Editor’s Letter (October 2013): the best of the artisanal food invasion
Before the cronut burger arrived at the CNE and poisoned 200 people with the staphylococcus aureus toxin, the cronut—sans beef patty—was the apex of artisanal baking. It is, essentially, a deep-fried croissant, conceived by a French chef in a lower Manhattan bakery last May. People are still lining up for hours to buy them for $5 each. The bakery makes just 350 of them a day (each batch requires three days to prep) with a two-cronut limit per person. The whole thing sounds made up, like a Seinfeld episode or a skit from Portlandia, but not only is it real, it’s at the centre of the cultural conversation. Mid-summer, the apron-clad cronut inventor appeared on Jimmy Fallon demonstrating how he injects his pastries with
I myself have not had a cronut. Nor have I had a crookie, the croissant stuffed with melted Oreos, baked in Toronto at Clafouti on Queen West. But in the last couple of years, I have eaten some exquisite culinary treats in Toronto, made so lovingly, innovatively and in such small quantities that they attract lineups. The $6 peanut butter milkshake at Rose and Sons diner on Dupont, for example, sounds disgusting (like the cronut) but is a subtle, surprising delight. Rose and Sons is small, and you must show up before the place opens at 9 a.m. to get a table.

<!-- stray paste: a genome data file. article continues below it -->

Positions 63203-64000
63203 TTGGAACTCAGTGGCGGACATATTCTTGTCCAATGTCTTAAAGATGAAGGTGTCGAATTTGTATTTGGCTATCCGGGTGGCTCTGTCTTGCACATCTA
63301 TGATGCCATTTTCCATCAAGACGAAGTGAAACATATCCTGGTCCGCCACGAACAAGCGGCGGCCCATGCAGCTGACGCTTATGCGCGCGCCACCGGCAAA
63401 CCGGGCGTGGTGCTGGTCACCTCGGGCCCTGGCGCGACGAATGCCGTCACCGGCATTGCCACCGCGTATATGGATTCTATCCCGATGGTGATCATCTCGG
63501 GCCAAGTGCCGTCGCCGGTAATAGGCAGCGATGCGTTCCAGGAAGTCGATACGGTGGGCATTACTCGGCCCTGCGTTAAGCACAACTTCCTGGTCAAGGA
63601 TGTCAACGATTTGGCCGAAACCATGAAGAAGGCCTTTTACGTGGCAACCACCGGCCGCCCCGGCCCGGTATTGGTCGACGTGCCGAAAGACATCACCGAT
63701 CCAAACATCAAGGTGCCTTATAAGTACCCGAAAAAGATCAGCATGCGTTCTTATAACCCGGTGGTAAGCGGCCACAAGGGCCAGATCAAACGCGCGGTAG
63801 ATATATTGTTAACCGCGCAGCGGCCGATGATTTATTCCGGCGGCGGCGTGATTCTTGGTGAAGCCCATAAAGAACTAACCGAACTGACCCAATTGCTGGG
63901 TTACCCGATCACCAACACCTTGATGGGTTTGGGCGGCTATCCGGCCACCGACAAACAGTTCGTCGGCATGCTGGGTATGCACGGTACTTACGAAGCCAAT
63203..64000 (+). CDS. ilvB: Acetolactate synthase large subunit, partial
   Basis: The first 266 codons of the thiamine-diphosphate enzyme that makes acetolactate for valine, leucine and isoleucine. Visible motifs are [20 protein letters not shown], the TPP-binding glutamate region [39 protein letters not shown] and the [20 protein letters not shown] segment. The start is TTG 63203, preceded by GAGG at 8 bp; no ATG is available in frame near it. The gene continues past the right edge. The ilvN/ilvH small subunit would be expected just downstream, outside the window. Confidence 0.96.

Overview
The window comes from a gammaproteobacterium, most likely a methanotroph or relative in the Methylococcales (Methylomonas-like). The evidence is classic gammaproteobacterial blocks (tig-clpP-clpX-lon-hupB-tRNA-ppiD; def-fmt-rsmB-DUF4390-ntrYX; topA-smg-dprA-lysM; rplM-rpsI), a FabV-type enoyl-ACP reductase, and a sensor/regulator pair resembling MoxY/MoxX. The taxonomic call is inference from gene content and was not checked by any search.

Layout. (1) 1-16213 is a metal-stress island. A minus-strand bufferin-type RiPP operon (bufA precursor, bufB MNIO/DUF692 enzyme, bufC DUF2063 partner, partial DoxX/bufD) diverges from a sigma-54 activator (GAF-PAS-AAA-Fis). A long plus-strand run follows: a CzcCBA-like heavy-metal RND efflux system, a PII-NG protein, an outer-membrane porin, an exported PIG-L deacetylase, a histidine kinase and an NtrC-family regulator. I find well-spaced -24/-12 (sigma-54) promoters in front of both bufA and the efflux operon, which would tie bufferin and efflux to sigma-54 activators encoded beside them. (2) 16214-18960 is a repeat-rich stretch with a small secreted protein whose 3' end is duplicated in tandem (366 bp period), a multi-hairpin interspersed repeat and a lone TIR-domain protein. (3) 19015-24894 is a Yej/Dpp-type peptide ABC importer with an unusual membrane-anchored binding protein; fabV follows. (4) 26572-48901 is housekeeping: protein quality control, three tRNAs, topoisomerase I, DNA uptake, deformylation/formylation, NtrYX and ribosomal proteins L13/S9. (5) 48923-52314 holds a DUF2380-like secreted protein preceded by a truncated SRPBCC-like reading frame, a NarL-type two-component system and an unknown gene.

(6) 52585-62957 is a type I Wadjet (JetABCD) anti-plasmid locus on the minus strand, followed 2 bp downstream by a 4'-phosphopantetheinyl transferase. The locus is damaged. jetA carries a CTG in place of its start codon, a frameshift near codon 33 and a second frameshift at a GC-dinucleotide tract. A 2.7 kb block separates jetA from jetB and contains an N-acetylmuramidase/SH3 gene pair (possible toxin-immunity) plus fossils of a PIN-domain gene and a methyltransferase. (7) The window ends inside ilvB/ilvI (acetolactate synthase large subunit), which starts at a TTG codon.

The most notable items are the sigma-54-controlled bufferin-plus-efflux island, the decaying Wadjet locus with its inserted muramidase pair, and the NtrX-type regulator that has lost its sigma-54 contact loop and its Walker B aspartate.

Over in Kensington Market, the bagels at Nu Bügel are boiled in honey water and cost $9 a dozen. They come hot and chewy, and are sweet like candy; when I pick some up for brunch, I inevitably devour one on my way home. Mind you, I’m usually starving, since I’ve just waited in line—in a room that smells incredible—long enough to drain my iPhone battery.
In this issue, we list 50 of our favourite artisanal food products. While the word “artisanal” is now deployed by everyone—including mass market salespeople—in our package, it’s defined by how much of a product was made (small batches), who made it (someone nearby), and how it was made (by hand, with obsessive devotion).
Does that mean my grandfather was an artisan when he grew beets in his backyard in Don Mills 50 years ago, then cooked them following an old Polish-Jewish family recipe? Sure, the term would have applied to him, but today’s crop of food enthusiasts are of a different order: they belong to a reactionary movement. They’re rebelling against processed food, the Kraft Dinner and Chef Boyardee of their childhoods, seeking a more intimate and authentic relationship with what’s on their plates. Just as religious fundamentalists scoff at the emptiness of secular culture, today’s picklers and sausage makers have divorced themselves from the mainstream and devoted their lives to what’s not available at the supermarket.
Any religious movement that proselytizes with wild boar burgers, hickory smoked salmon and peach brandy jam is okay with me. Try to eat your way through the story, and I promise: you too will become a convert.